Computing Has Changed Biology Forever

And people are starting to notice

In 1991, a prescient editorial in Nature by Harvard’s Walter Gilbert, PhD, (“Towards a paradigm shift in biology”) included these observations on the utility and impact of computing:

 

“The new paradigm now emerging is that all the ‘genes’ will be known (in the sense of being resident in databases available electronically), and that the starting point of any biological investigator will be theoretical. ... We must hook our individual computers in the worldwide network that gives us access to daily changes in the database. ... The programs that display and analyze the material for us must be improved—and we must learn how to use them more effectively.”

 

Today, Gilbert’s paradigm shift at the interface of biology and computation is essentially complete: Genomic data allow researchers to start their investigations through a theoretical approach—an analysis of sequence databases; computer literacy is an essential part of the biologist’s toolkit; data resources are available anywhere anytime; and software for biologists is becoming more widely available and useable.

 

Another emerging idea for biology is third party open access and standards (such as the open development efforts that extended Linux) to establish annotation for the vast amounts of data emerging. No single group will ever be able to annotate the data arising from the ever accelerating pace of genome sequencing, let alone that from metagenomics (Venter et al., 2004). Subsequent automated reannotation following advances in biological understanding must be a feature of knowledge management. Similarly, the development of sophisticated computational methods for predicting function is needed to refine experiments in functional genomics and make explicit the information flowing from high throughput sequencing (Friedberg et al., 2006).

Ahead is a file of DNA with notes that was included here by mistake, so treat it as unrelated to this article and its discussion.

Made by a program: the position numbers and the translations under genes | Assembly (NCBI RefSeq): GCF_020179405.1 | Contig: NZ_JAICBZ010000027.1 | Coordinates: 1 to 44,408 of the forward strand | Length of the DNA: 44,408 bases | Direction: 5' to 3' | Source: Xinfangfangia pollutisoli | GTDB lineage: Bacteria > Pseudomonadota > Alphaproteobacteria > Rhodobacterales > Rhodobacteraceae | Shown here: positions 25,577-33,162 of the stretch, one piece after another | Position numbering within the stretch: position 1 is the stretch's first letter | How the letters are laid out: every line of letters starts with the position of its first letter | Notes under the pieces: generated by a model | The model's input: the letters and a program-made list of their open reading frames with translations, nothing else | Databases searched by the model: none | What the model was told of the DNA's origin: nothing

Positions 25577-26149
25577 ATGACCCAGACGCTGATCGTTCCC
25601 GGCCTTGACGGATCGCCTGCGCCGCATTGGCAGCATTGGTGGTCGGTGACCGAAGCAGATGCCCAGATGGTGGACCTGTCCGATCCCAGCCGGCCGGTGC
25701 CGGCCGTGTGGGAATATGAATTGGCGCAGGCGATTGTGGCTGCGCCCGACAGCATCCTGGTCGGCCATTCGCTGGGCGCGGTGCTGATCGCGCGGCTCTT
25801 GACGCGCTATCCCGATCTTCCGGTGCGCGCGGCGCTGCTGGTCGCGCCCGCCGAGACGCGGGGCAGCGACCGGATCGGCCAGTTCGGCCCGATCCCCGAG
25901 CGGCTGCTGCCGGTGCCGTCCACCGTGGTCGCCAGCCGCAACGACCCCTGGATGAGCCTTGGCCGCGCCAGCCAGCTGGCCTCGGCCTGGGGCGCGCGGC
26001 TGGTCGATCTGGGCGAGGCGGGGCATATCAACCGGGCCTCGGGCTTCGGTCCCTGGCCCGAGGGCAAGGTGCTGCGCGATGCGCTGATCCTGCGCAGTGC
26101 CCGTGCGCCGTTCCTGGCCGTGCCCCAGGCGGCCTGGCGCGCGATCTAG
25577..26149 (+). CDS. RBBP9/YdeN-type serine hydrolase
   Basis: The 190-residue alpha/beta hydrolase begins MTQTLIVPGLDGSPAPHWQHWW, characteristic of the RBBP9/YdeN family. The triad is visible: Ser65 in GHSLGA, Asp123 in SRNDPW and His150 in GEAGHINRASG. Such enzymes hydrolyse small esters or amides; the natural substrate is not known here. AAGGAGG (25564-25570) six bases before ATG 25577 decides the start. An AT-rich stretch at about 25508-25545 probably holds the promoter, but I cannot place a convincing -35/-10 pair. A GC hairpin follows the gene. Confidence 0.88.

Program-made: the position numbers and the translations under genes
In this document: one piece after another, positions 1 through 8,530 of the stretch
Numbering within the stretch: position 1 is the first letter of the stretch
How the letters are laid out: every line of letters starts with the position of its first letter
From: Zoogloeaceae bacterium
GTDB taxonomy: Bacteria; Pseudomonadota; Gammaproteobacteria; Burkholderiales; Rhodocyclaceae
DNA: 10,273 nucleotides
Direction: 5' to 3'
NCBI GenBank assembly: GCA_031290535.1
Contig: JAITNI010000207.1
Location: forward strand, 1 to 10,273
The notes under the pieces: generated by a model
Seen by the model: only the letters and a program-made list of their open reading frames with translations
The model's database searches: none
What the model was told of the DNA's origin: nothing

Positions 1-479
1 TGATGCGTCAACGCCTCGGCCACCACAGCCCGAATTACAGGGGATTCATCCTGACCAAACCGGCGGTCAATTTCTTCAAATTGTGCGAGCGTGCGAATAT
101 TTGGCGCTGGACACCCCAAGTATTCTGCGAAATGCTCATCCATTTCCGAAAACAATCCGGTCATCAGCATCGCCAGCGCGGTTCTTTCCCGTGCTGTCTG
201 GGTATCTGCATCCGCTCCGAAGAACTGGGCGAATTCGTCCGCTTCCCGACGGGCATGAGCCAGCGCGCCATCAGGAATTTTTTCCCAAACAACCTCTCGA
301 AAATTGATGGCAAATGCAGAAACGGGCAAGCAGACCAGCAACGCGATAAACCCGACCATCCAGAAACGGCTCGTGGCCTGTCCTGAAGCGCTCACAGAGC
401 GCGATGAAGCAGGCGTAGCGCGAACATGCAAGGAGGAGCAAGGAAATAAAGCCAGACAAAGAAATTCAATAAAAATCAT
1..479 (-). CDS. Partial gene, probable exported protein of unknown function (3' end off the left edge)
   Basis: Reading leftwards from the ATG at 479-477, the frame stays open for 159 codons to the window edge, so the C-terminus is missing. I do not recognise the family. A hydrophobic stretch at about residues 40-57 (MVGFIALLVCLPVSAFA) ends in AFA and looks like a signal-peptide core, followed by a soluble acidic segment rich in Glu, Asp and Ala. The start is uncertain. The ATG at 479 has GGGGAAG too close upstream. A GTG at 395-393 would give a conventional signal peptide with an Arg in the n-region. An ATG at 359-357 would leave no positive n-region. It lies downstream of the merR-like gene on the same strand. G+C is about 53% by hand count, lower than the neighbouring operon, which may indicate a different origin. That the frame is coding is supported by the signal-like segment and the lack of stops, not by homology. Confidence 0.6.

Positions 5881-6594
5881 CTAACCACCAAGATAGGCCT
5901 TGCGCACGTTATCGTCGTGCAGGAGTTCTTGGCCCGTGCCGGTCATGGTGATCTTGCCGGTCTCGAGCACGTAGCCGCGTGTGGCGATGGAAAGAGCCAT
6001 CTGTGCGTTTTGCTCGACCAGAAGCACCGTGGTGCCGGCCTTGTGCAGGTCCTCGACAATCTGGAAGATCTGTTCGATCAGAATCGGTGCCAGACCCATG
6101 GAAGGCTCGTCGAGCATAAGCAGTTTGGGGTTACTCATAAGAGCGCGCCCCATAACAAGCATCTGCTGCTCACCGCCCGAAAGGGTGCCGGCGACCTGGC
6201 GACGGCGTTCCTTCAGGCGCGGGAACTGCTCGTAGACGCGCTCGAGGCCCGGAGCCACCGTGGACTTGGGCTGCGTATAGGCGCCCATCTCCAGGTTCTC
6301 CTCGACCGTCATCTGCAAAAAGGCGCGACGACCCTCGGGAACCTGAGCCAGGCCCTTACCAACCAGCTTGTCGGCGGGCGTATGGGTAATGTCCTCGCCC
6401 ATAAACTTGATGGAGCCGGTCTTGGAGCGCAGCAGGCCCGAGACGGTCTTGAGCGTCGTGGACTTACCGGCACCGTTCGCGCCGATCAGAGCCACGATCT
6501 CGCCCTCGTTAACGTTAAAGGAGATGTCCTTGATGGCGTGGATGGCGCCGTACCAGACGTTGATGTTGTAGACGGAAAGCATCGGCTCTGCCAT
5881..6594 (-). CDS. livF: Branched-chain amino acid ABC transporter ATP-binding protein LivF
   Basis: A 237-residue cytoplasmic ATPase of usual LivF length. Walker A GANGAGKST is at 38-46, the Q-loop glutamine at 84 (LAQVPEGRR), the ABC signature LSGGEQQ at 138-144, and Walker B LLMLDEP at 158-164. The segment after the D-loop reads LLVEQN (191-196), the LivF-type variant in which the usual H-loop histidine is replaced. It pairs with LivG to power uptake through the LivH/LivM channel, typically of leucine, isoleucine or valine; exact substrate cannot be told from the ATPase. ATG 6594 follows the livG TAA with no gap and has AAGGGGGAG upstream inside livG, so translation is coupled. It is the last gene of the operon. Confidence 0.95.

An exclamation mark for the introduction of computational approaches to biology has recently appeared: the 2005 report on the frontier at the interface, which summarizes a study of the National Research Council (Catalyzing Inquiry at the Interface of Computing and Biology). While the field has grown so much in the past decade that no study could be inclusive, the NRC report is a comprehensive review of the history and current status of the field. The report, pointing also to the future, was conducted independent of the interests of individual agencies and subdisciplines, and should build support for research on the frontier.

 

Catalyzing Inquiry documents the paradigm shift through reviewing the accomplishments, opportunities and challenges at the interface; provides further support for the commitment envisioned by Gilbert for advancing software for quantitative biological research, such as the efforts of the National Centers for Biomedical Computation and the computing-based NIH Research Resources; and points to the importance of programs for bioinformatics education for extending the impact of computing.

 

In 1998, Stanford professor Michael Levitt, PhD, reflected that “computing has changed biology forever, even if most biologists don’t know it yet.” Today, perhaps, they do.

 

REFERENCES

Catalyzing Inquiry at the Interface of Computing and Biology, 2005 report of the National Research Council of the National Academies, National Academy Press, Washington, DC.    http://www.doegenomestolife.org/ pubs/NRCComputingandBiology/index.shtml. Editors: John C. Wooley and Herbert S. Lin.

 

Friedberg, I., Harder, T., Godzik, A. (2006) “A Protein Function Annotation Metaserver,” Nucleic Acids Research, in press.

 

Gilbert, W. (1991) “Towards a paradigm shift in biology.” Nature 349: 99.

 

Venter, J.C., Remington, K., Heidelberg, J.F., Halpern, A.L., Rush, D. (2004) “Environmental Genome Shotgun Sequencing of the Sargasso Sea.” Science 304: 66-74.

 

DETAILS

John C. Wooley, PhD, is Associate Vice Chancellor of Research at the University of California, San Diego and Senior Fellow of the San Diego Supercomputer Center.



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